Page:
Blog Post

iPad’s 3G Pricing: Why It’s So Great

As someone who’s followed the wireless industry closely for years, one of the most interesting announcements to come out of the iPad keynote were the wireless plans. The wireless industry in the U.S. has been one of the least consumer-friendly industries for years (just consider the fact that consumers regularly pay as much as $1,000 per megabyte for text messages). There has been a slow change in how the wireless industry prices data, however, and the iPad’s (s aapl) data plans with AT&T (s att) highlight this.

This change first drew my attention when the Kindle was originally released with unlimited data access built into the price. This was a sea change in how cellular data is sold, as the cost basically became transparent for the customer. That’s not to say the customer isn’t paying for it, you are, but there’s no monthly line item that you are aware of. Now, the Kindle, and other e-book readers that offer similar services, are something of an extreme example because of the very small amount of data that’s actually used to send a book to the device. The iPad, however, shows that this isn’t an isolated incident.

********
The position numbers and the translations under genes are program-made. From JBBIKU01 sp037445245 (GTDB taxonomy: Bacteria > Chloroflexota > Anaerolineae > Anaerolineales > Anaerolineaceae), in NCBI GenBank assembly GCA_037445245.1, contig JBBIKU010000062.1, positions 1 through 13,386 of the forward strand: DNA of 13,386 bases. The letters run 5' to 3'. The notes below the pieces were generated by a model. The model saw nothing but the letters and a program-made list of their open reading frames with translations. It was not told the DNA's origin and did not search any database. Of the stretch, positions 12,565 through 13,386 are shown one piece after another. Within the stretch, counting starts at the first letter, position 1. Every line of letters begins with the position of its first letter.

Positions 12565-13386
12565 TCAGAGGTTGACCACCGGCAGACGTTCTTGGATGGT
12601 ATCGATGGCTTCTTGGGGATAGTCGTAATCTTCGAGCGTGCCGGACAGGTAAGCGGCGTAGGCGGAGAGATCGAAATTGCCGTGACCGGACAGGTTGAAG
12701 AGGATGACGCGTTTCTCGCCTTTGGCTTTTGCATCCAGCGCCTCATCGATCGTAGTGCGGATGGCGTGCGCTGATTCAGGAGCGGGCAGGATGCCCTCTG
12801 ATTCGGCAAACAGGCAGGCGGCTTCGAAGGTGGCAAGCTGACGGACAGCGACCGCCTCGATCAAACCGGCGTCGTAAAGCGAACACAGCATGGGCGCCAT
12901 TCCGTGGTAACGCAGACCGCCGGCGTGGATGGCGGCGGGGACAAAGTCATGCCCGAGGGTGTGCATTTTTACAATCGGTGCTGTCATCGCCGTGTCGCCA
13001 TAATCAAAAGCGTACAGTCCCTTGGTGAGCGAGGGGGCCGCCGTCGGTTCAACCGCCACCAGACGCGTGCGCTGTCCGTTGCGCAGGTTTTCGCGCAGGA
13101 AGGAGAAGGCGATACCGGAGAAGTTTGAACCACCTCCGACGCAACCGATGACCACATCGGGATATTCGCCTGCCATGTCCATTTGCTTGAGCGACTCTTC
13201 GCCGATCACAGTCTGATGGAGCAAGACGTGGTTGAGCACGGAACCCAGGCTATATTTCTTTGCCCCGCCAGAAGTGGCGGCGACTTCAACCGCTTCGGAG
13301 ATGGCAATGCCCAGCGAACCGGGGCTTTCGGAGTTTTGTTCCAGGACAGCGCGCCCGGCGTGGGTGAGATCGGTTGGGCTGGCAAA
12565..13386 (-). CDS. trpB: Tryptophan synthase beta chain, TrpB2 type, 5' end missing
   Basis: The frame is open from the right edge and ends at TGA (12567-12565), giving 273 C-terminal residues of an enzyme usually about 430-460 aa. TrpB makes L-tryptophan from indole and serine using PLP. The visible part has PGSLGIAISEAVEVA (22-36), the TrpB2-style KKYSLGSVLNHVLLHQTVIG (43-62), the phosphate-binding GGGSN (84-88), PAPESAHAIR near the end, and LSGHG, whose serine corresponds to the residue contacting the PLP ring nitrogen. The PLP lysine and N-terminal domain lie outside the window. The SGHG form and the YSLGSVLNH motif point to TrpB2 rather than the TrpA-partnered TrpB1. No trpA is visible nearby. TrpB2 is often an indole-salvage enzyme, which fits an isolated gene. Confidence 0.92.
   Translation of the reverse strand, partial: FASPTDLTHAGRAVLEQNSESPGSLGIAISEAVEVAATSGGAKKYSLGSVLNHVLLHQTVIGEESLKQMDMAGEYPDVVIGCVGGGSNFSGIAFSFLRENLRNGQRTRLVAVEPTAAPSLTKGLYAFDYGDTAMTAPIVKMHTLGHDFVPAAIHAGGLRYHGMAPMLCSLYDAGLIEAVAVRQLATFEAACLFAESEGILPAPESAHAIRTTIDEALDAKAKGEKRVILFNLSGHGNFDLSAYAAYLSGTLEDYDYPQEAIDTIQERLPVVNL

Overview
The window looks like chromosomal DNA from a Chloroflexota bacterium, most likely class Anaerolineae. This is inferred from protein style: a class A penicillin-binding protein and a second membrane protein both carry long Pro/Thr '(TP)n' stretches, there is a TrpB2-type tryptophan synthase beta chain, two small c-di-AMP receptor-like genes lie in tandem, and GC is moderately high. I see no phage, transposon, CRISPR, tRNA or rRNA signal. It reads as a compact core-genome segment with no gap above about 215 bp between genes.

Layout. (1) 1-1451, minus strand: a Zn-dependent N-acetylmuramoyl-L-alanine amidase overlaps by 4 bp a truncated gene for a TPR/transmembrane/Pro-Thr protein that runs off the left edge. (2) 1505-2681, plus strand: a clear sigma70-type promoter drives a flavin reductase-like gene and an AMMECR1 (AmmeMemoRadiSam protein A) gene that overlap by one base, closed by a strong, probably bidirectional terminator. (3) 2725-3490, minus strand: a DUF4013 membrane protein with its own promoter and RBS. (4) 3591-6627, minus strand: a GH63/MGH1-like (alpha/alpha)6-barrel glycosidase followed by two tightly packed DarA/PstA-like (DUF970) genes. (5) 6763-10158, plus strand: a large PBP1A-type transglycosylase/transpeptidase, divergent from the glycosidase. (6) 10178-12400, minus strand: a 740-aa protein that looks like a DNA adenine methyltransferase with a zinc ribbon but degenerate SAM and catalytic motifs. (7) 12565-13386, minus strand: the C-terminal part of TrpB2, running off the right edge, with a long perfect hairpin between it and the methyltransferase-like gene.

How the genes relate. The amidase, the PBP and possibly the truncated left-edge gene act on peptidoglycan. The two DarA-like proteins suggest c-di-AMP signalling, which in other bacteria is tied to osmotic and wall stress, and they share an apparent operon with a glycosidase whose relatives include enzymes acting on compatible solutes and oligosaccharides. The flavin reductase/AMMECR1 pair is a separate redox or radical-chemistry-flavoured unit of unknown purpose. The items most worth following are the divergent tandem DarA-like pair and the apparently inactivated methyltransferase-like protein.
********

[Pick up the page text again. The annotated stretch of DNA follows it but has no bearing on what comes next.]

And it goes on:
Let’s take a close look at the iPad’s mobile data plans. For $15 per month you get 250MB of data transfer and free usage of AT&T’s Wi-Fi hotspot network. For twice that amount you get “unlimited” data (read 5GB per month as is standard in the wireless industry) plus access to AT&T’s WiFi network. Despite what many are saying, that $15 plan is actually a pretty good deal for many people. For example, I’m a heavy iPhone user, so the first thing I do every morning is pull out my iPhone and check my RSS feeds. I have it in my hand and am usually accessing the Internet for hours every day. Despite that, I regularly use less than 200MB of data each month. This is possible because I, like most people, have access to high-speed WiFi networks at home and work, where I spend most of my time.